Mental flexibility is an essential executive function.
I crashed into my own inflexible thinking recently and was surprised because I think of myself as a pretty flexible thinker.
For the time-challenged, predictable habits and patterns are key to successfully getting things done and living a balanced life.
Here’s what happened. I had a lovely exercise routine that supported my mind and body. Then, in a flash, it all got disrupted. Picking up a ten-pound box of dishwashing detergent was the culprit. I injured the tendons and radial nerve in my right arm. Suddenly I couldn’t do yoga or use weight machines that require my arms. I slipped into a funk of frustration.
I missed my exercise and yoga community, and my brain and body lacked the energy to stay focused. When I noticed I was hitting sugar for a boost, I had a firm talk with myself. Okay. I couldn’t do what I had been doing. So now what? It was time for some flexible thinking about my problem.
Instead of using the machines at the gym, I started using the hula hoops for 30 min.
I could still see my friends and keep up the exercise routine. My daughter’s running inspired me to start jogging again. My leg muscles aren’t in shape, but each time I go out I can run a bit further. I challenge myself to make it to the next mailbox or the next corner before I pause. In yoga, I’m using supports and doing poses and moves that I CAN do without causing further injury.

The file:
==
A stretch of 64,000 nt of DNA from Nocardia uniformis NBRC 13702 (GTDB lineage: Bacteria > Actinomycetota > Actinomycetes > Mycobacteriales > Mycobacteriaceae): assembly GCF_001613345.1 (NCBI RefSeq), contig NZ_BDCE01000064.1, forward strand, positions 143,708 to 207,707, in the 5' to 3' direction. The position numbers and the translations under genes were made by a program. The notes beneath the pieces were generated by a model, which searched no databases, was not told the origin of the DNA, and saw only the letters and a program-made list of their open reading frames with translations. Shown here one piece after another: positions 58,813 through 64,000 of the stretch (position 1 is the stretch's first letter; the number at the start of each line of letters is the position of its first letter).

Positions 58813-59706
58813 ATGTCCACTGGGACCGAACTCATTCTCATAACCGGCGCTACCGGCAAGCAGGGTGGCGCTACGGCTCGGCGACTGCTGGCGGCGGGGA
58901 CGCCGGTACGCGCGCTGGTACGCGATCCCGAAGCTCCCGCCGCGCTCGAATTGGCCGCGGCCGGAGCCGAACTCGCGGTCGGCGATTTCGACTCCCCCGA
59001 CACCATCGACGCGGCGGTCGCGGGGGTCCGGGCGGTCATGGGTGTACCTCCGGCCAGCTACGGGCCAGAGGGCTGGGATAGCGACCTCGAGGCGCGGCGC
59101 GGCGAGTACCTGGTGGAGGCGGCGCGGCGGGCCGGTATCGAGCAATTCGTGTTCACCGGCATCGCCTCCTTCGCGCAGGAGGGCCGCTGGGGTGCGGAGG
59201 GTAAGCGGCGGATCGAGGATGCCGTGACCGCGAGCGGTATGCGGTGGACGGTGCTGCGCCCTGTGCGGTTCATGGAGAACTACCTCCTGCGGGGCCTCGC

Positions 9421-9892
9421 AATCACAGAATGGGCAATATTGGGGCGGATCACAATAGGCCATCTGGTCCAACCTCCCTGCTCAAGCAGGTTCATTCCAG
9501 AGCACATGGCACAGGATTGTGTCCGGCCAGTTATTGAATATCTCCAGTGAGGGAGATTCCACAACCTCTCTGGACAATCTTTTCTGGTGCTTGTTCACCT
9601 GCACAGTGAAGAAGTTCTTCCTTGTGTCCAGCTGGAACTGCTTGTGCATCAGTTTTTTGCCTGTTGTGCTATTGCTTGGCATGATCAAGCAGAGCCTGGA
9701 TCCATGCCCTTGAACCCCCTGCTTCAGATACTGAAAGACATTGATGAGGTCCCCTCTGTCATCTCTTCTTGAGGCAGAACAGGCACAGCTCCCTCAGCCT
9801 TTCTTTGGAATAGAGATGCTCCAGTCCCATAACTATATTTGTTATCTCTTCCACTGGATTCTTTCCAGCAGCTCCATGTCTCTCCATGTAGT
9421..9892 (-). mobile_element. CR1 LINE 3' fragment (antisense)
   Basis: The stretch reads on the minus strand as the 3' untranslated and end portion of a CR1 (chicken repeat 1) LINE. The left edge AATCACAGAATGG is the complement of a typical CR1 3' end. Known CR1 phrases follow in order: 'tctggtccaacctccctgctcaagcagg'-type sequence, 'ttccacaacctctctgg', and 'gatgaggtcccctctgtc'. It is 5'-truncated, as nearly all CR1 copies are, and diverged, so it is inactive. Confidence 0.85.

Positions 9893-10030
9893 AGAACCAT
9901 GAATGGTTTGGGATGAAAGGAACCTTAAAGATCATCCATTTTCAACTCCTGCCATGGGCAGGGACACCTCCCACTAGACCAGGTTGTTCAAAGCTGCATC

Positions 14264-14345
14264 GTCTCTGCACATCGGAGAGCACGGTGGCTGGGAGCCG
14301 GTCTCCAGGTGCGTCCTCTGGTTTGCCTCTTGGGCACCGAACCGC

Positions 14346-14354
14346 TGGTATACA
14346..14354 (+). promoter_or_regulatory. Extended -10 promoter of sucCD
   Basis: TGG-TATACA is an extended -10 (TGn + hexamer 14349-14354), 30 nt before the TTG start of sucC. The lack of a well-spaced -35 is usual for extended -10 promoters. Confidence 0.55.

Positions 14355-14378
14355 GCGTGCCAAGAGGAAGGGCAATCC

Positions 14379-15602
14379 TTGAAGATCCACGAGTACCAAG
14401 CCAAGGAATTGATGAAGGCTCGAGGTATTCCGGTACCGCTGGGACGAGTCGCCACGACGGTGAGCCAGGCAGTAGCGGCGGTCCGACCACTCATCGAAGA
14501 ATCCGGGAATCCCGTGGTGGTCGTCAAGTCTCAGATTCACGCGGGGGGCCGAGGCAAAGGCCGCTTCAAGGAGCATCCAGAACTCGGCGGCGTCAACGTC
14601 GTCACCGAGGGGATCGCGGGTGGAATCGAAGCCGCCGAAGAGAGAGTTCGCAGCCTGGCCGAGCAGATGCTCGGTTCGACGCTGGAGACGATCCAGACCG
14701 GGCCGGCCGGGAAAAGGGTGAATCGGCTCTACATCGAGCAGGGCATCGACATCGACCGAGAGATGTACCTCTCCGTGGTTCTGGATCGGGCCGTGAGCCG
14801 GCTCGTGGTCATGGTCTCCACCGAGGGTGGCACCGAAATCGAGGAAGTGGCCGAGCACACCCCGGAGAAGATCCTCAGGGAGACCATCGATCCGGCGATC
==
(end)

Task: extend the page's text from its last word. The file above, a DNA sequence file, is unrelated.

If you find yourself “stuck” it may be your brain’s challenge with flexibility. My advice is to pause. Take a deep breath and imagine another solution to your challenge. If your brain keeps going on in a circle with no new options, get some help. Another person’s point of view may help you get past your own brain’s executive dysfunction.
When I am stuck, I hear my mother’s voice: “Where there’s a will, there’s a way.” Mental flexibility helps solve problems!
Marydee Sklar is the president of Executive Functioning Success and the creator of the Seeing My Time Program®. She is an educator and author of three books on executive functions, as well as a trainer and speaker. Marydee has more than twenty-five years of experience working with students and adults with executive function challenges.